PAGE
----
This Week in Fintech (1/15)
|Nik Milanović||Jan 15|
Hello Fintech Friends,
At this point, this week feels more like this year in fintech. Private fintechs raised $2.4 billion in venture capital mega-rounds (rounds of over $100 million) this week alone. There were major breaking stories from Ant Group, Walmart and Plaid. Affirm’s share price popped over 100% in its market debut. We may need another newsletter just for headline events.
Please enjoy another week of fintech and banking news below.
Quote of the week
“When she heard that the federal government was working on a fresh stimulus package, Ms. Banke called Dupaco to ask whether it would waive the outstanding fees. If it did so, she hoped, she could tap the stimulus funds. Bank officials said no.”
Emily Flitter, New York Times (source)
Read of the Week
This week in the Financial Times, OCC acting comptroller Brian Brooks opines that decentralized finance (DeFi) is paving the way for self-driving banks. I am a believer in the eventual promise of DeFi: the ability to program contractual terms into financial instruments, without depending on (and paying for) intermediaries, will create a massive paradigm shift that unlocks financial opportunity universally. The technology just needs to suffer its (significant) growing pains first. (In related news, the OCC this week approved Anchorage as the nation’s first federal digital asset bank.
Financial Services & Banking
Standard Chartered bank went live on Cobalt’s foreign exchange market infrastructure platform for its prime brokerage business.
The Pakistani government announced its new instant digital payments system.
Pimco, Man Group, IHS Markit, State Street, Microsoft and McKinsey are joining forces to build a new tech enterprise for the asset management industry. CME Group and IHS Markit combined their post-trade investor services into a new joint venture. Four Irish banks are collaborating to launch a joint multi-bank real-time payments app. Goldman Sachs and Marqeta are partnering to power Marcus’ checking accounts.
Santander Bank wound down its SMB invoice and expense management app, Asto Digital. New Zealand’s central bank said its data system was hacked, exposing potentially commercially sensitive information.
Octobank, a Czech Republic neobank, is launching European banking services for e-commerce merchants.
Spruce launched a new tool for closing home sales.
In a story that has yet to be confirmed, but could fundamentally alter the landscape for financial technology in China, it is rumored that the Chinese Communist Party is planning to nationalize Ant Financial. This follows months of clampdowns on the operations of the financial super-startup, which was at one point imminently going public. Unlike the prior cull of the massive shadow-lending sector in China, this latest action appears to be more politically motivated, following criticism of China’s regulators by Jack Ma, and top-down rather than bottoms-up.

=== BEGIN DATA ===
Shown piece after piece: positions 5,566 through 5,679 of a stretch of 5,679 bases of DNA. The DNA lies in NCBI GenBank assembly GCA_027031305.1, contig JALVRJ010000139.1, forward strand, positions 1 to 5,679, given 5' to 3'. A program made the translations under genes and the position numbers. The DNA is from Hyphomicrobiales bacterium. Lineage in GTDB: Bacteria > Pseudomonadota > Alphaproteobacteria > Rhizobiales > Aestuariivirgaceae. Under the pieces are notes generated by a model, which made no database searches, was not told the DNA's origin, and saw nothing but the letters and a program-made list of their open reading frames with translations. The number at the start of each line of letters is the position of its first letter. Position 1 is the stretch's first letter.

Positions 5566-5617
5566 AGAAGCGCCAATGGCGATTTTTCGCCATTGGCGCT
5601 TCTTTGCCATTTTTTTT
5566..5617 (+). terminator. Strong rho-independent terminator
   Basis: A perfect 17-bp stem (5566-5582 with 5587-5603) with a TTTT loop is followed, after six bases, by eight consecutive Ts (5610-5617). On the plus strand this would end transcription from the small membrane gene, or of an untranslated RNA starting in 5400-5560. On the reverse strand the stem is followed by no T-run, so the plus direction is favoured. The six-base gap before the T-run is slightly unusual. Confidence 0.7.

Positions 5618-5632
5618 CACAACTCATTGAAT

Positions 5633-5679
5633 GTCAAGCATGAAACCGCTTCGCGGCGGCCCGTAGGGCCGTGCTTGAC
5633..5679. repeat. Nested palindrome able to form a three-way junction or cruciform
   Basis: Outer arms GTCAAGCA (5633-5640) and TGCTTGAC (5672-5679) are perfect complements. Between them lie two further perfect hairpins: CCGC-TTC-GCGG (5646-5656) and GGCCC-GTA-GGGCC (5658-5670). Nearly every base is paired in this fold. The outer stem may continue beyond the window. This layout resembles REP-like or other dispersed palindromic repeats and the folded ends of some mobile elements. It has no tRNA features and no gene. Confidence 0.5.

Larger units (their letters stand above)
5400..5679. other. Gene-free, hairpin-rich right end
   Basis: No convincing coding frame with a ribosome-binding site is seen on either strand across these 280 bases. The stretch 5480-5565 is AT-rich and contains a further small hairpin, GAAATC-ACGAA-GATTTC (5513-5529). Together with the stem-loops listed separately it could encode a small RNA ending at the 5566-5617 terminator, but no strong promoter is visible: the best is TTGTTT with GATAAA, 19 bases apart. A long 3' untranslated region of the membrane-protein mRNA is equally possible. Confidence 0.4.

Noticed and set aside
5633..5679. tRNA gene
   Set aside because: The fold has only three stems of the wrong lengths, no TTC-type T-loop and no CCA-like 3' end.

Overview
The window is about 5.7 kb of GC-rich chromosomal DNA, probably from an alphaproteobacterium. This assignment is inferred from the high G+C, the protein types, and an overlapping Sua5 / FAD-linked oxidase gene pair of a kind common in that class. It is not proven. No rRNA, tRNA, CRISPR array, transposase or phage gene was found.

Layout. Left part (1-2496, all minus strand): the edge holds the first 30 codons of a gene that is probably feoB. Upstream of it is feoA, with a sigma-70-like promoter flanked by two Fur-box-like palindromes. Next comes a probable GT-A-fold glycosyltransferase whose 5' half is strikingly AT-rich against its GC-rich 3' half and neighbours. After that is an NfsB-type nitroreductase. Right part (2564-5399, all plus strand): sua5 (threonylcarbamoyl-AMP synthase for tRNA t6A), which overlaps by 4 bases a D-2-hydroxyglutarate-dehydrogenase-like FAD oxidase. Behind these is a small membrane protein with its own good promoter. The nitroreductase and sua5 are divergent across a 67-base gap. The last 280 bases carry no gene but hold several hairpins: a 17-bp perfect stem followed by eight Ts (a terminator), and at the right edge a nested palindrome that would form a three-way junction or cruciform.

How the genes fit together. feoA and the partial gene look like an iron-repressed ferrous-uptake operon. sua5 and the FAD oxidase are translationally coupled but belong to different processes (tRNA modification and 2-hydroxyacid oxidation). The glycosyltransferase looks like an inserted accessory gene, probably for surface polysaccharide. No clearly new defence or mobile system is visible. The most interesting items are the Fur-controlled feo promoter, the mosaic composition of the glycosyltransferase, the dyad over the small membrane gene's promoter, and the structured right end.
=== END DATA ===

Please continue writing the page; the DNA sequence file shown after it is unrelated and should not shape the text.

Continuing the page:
Walmart is partnering with prolific fintech venture capital firm Ribbit Capital to co-create a fintech joint venture. It is unclear what products or services will be on offer.
Alchemy partnered with Sentilink on fighting synthetic fraud. Banking-as-a-service provider Moven is partnering with digital asset firm Nydig to enable crypto functionality. i2c and TAG are partnering to build Pakistan’s first financial super-app.
Brits using buy-now-pay-later services racked up £2.3 billion in charges over the holiday season, according to Credit Karma. Crypto exchange Gemini is planning a credit card, similar to Blockfi’s, with crypto rewards.
PhonePe, the Indian peer-to-peer payment app that spun off from Flipkart, grew revenues 74% in 2020 and is rumored to be considering an IPO. Apple Pay will likely launch in South Africa this year, with two new banking partners. Samsung Pay will no longer feature its card-present mimicking feature in new phones.
Intuit is planning to add insights, subscription tracking, and motivational features to its Mint iPhone app, after years of neglect.
Neobank N26 secured a banking license to expand its services into Brazil. Meanwhile, competitor Revolut has applied for a UK financial services license. And Starling Bank is in the market to buy a lender. American neobanks Chime, Varo and Current are winning customers over by processing stimulus payments more quickly than legacy banks.
Carta announced that the first private securities offering on its CartaX marketplace will be of its own stock, coming this month.
Latino-focused consumer lender Aura was forced to shut down, following pandemic stress on its loan book. Mexican consumers in the US, meanwhile, have sent record amounts of remittances across borders during the Covid-19 pandemic.
Courtesy of Ben White at Plaid.
British MPs are worried that buy-now-pay-later firms could be ‘the next Wonga’.
The European Central Bank received over 8,000 responses to its consultation on the creation of a digital euro.
Octopuses are ocean thugs that punch fish (h/t Matt Levine)